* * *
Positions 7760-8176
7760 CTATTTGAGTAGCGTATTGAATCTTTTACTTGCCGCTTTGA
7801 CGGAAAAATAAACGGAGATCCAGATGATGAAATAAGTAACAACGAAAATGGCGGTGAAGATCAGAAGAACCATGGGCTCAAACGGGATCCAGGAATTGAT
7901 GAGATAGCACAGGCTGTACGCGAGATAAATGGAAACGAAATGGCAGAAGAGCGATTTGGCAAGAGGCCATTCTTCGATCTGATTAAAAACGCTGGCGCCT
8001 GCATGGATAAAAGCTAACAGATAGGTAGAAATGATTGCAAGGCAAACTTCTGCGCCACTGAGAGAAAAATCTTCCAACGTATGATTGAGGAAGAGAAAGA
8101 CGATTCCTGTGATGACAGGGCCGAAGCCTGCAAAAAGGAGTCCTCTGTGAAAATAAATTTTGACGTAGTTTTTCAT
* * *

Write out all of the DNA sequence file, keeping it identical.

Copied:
Positions 7760-8176
7760 CTATTTGAGTAGCGTATTGAATCTTTTACTTGCCGCTTTGA
7801 CGGAAAAATAAACGGAGATCCAGATGATGAAATAAGTAACAACGAAAATGGCGGTGAAGATCAGAAGAACCATGGGCTCAAACGGGATCCAGGAATTGAT
7901 GAGATAGCACAGGCTGTACGCGAGATAAATGGAAACGAAATGGCAGAAGAGCGATTTGGCAAGAGGCCATTCTTCGATCTGATTAAAAACGCTGGCGCCT
8001 GCATGGATAAAAGCTAACAGATAGGTAGAAATGATTGCAAGGCAAACTTCTGCGCCACTGAGAGAAAAATCTTCCAACGTATGATTGAGGAAGAGAAAGA
8101 CGATTCCTGTGATGACAGGGCCGAAGCCTGCAAAAAGGAGTCCTCTGTGAAAATAAATTTTGACGTAGTTTTTCAT